By Adam Brookes
BBC News, Washington
The president said the buck stopped with him for recent intelligence failures
The man who is accused of trying to bomb an American airliner on Christmas Day made his first appearance in court on Friday.
Umar Farouk Abdulmutallab's trial will be another important test case of America's ability to try terrorist suspects in civilian courts.
If the trials of Richard Reid and Zacarias Moussaoui are anything to go by, it will proceed without a threat to US security.
But the Christmas Day bomb attempt is clearly asking pointed questions of America's ability to defend itself, and the contribution made to that defence by its spies.
US President Barack Obama said on Thursday that Umar Farouk Abdulmutallab boarded that plane at Schiphol airport in Amsterdam because of failures in America's intelligence system.
A "not guilty" plea was entered on Mr Abdulmutallab's behalf in court
But his words strongly suggested he believes the intelligence system is not fatally flawed, rather it just needs strengthening.
"The US government had the information scattered throughout the system to potentially uncover this plot and disrupt the attack. Rather than a failure to collect or share intelligence, this was a failure to connect and understand the intelligence we already had."
Indeed, information about Mr Abdulmutallab - his radical leanings, his presence in Yemen, his contacts with extremist clerics - was in numerous US intelligence system databases.
But those fragments of knowledge floated on a huge tide of intelligence that swirls through the system every day. They never came together to form a coherent picture.
All this sounds rather familiar. Was it not this inability to "connect the dots" that led to 9/11? No, says John Brennan, the president's counter-terrorism adviser.
He told journalists that before 9/11, information was jealously guarded by different intelligence agencies, and never shared.
Today, information sharing is not the problem, he insisted.
In fact, so much information moves through the intelligence apparatus that analysts complain of feeling swamped and the bright little shards of knowledge that could prevent a plot from materialising can get lost.
"The intelligence fell through the cracks. This happened in more than one organisation," Mr Brennan said.
"This contributed to the larger failure to connect the fragments of intelligence that could have revealed the plot, Abdulmutallab's extremist views, AQAP's (al-Qaeda in the Arabian Peninsula) involvement with the Nigerian, its desire to strike the US homeland."
Mr Brennan draws a fine distinction between two sorts of bureaucratic failure. And it is perhaps a distinction that many Americans will find hard to grasp.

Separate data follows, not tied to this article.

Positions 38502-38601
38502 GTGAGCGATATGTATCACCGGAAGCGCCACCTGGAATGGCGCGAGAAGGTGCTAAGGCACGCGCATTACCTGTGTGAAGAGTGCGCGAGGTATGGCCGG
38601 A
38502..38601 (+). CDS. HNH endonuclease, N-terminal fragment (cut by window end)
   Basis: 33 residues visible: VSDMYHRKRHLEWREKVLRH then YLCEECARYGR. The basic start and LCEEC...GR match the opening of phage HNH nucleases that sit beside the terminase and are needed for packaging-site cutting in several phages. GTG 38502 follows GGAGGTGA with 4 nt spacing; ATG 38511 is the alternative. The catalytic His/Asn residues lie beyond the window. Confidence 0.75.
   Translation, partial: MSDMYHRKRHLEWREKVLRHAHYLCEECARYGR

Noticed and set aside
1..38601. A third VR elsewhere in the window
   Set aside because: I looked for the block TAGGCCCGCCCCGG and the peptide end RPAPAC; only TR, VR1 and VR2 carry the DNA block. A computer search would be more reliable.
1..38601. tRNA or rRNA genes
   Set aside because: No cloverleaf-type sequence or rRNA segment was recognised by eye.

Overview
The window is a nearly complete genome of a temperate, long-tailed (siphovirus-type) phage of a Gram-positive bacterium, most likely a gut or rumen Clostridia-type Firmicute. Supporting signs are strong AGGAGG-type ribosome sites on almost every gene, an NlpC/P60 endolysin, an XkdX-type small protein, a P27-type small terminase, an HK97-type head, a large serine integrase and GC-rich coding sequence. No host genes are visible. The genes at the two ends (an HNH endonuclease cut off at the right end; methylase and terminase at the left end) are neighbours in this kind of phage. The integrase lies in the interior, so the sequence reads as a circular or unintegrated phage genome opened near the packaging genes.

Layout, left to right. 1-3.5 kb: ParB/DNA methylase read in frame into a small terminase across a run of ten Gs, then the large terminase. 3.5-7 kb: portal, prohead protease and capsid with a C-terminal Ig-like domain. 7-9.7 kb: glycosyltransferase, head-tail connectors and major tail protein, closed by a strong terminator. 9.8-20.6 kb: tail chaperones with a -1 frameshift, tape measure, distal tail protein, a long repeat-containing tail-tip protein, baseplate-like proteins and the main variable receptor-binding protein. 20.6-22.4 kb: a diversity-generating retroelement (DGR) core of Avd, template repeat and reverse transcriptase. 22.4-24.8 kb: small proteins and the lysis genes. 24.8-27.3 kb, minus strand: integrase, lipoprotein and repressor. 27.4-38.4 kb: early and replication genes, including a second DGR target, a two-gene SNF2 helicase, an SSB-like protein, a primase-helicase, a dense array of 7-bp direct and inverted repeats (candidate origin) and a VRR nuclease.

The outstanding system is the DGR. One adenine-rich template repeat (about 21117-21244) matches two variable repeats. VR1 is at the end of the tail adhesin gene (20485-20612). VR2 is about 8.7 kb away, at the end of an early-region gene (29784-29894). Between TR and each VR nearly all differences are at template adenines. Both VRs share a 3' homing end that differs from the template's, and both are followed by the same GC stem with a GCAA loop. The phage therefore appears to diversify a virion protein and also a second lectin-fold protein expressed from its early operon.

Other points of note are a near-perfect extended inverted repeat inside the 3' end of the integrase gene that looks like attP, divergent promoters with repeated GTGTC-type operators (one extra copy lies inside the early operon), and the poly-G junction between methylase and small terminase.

It may also be difficult for President Obama to convince Americans that yet another series of tweaks to the intelligence bureaucracy are an adequate response to the latest attempt on US lives.
Winslow Wheeler, an analyst at the Center for Defense Information in Washington, writes that the bureaucratic approach is horribly flawed.
"You see, no-one is responsible for the mistake," he says. "It is processes that need changing, right?
"When you want to pretend to reform something, fiddle with the organisational chart, which relieves the people who should be held accountable, earns you their praise for being oh-so-wise, and gets you to the next screw-up."
Intelligence under attack
US intelligence has been bloodied in any number of ways in the last few weeks. Seven CIA officers lost their lives when an operation they were running in Afghanistan went horribly wrong and their own Jordanian agent blew them up.
Security has been stepped up at Schiphol airport in Amsterdam
And then, eerily, a report appeared written weeks earlier by frustrated military officers which argued that intelligence collection and analysis in Afghanistan is grossly inadequate.
Maj Gen Michael Flynn and Capt Matt Pottinger wrote that the US intelligence community "is only marginally relevant to strategy" in Afghanistan.
They wrote that "the vast intelligence apparatus is unable to answer fundamental questions about the environment in which US and allied forces operate and the people they seek to persuade".
The officers released the report not through their chain of command but through a private think tank, which lent it a curiously devastating impact.
So, in the course of a few months we have seen accounts of intelligence failures at the operational, analytical, and systemic level - all on garish public display.
For the Obama administration, all this is rather corrosive. It may be unreasonable, even unfair, to blame the president for the failure of Dutch security officers to stop an alleged would-be suicide bomber. But that is what will happen.
Mr Obama is a Democrat, and Democrats seem perennially vulnerable to accusations of weakness on national security from their political opponents.
Consider this: weeks after Mr Obama announced 30,000 more troops would fight in Afghanistan, former Vice-President Dick Cheney accused him of "trying to pretend we are not at war".
The accusation, strange though it seems, continues to bounce around the internet echo chamber.
Towards the end of Mr Obama's speech on Thursday, he sought to recapture a sense of leadership and purpose in his national security policy.
"We will strengthen our defences but we will not succumb to a siege mentality that sacrifices the open society and liberties and values that we cherish as Americans," he said.
Bombings and intelligence failures have rammed national security back to the heart of America's political debate as we enter this election year.
Treacherous times for America's spies and the leaders who are accountable for their actions and their failures.